To deal with an increasingly difficult European market, GlaxoSmithKline ($GSK) CEO Andrew Witty says the company must make its manufacturing more efficient.
He gave no specifics during his speech in Brussels last week, reported by Bloomberg, but he said the company must improve plant use over the next two or three years. The company has given some hints in earlier discussions, however, saying it is aligning manufacturing with the hottest markets, much like fast-moving-consumer-goods companies do.
GSK spokeswoman Sarah Spencer told FiercePharmaManufacturing in an email that Witty's comments do not refer to any plant closures or job reductions but refer only to process efficiencies that can be made "within the existing network to become even more productive."
Witty pointed out that GSK has already cut its sales force by about half in the last four or 5 years, saying the company is "more or less the right size." But he said the European market, with price cuts by governments, has been more difficult than expected and that nothing has improved from the first quarter, when sales in Europe receded 6%, the news service says. Witty was speaking at the annual meeting of the European Federation of Pharmaceutical Industries and Associations, of which he is president.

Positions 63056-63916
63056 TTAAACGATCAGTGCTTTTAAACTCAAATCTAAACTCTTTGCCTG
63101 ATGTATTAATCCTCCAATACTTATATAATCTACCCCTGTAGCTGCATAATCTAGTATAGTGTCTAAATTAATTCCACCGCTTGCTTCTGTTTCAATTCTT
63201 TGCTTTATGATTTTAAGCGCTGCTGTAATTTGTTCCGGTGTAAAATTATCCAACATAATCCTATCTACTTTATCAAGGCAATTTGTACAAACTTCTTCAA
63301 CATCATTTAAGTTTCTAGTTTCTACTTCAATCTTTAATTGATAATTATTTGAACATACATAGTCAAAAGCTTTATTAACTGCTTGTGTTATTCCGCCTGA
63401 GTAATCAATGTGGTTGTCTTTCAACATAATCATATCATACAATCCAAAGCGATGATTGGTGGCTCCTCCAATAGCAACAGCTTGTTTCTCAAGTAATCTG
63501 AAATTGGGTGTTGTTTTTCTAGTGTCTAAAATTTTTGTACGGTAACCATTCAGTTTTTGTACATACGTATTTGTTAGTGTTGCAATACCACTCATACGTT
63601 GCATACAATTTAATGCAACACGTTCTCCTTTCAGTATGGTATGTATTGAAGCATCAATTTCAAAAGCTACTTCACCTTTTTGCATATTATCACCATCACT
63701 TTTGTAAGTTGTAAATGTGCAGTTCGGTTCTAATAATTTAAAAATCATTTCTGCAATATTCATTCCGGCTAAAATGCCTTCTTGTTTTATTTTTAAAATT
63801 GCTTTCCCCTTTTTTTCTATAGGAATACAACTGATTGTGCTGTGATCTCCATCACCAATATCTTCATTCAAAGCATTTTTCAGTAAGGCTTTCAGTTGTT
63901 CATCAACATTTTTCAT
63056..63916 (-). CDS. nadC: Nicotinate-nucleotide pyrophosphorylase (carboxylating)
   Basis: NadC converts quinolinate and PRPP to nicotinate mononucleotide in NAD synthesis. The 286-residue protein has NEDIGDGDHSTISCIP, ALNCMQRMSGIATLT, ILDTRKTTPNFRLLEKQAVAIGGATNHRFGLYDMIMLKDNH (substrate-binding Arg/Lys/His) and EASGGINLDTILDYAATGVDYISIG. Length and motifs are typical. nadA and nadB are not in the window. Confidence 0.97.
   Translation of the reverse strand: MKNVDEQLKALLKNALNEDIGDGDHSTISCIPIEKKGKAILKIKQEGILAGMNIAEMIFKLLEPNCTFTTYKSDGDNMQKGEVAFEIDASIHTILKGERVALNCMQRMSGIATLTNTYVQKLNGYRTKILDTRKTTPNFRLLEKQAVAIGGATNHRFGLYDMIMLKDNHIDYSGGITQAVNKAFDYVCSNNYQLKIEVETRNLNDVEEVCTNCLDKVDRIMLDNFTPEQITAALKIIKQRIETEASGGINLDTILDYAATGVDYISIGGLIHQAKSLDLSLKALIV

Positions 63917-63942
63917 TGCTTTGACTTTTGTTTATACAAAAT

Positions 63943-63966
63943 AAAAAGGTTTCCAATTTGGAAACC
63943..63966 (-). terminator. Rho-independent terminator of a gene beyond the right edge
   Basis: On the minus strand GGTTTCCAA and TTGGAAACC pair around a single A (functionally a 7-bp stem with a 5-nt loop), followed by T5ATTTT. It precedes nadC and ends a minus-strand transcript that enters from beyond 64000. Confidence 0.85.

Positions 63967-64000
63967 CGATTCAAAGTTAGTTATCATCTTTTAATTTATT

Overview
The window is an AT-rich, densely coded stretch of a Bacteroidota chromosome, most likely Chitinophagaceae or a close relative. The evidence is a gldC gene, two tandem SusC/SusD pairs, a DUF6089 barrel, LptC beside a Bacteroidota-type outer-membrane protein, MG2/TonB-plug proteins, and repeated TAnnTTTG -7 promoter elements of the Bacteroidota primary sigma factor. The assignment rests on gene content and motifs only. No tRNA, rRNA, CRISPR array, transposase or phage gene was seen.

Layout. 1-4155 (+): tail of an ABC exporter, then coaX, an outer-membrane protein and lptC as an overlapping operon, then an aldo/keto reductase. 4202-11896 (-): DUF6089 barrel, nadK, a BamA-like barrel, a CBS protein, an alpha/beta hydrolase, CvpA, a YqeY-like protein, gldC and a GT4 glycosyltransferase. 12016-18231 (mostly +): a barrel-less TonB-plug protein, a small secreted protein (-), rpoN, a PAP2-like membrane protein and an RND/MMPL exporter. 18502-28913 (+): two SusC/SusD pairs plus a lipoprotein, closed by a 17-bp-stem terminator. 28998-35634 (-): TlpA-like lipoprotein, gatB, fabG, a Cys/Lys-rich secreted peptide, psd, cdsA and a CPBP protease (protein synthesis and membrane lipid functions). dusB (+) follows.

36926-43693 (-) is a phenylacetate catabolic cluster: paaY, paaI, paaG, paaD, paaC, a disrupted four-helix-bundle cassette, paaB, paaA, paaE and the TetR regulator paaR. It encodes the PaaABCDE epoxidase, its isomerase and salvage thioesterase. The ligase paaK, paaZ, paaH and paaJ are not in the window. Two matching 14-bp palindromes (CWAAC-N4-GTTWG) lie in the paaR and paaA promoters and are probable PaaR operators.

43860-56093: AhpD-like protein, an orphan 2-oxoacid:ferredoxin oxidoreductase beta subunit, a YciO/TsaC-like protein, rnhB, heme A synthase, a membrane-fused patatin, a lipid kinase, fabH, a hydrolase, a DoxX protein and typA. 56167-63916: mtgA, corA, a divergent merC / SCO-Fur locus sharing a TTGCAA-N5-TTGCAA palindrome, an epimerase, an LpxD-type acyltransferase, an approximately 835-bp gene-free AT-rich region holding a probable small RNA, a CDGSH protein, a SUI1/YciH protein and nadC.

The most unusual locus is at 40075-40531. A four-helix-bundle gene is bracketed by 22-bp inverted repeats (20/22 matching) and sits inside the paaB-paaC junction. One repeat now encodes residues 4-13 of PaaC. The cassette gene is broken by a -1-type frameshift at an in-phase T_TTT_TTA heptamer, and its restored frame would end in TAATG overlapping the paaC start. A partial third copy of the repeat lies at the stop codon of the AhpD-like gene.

Glaxo is actually expanding its manufacturing footprint in its home country. In March, Glaxo announced that it would build a £350 million ($463 million) plant in Ulverston, U.K., and invest another £230 million ($304 million) at the other three sites in the country. The new manufacturing plant in Ulverston, in Cumbria, is the first new manufacturing facility for GSK in the U.K. in nearly 40 years.
In a conference call with investors in February, CFO Simon Dingemans discussed how by "simplifying the manufacturing footprint" to align that footprint more tightly to the three main businesses--vaccines, pharma and consumer--it was taking days out of its supply chain time. Creating a single end-to-end supply chain, "much like you would find in any of the major FMCG companies around the world" allows the company to drive the speed of response, drive the costs lower and particularly to drive cash and the working capital out of the process, he said.
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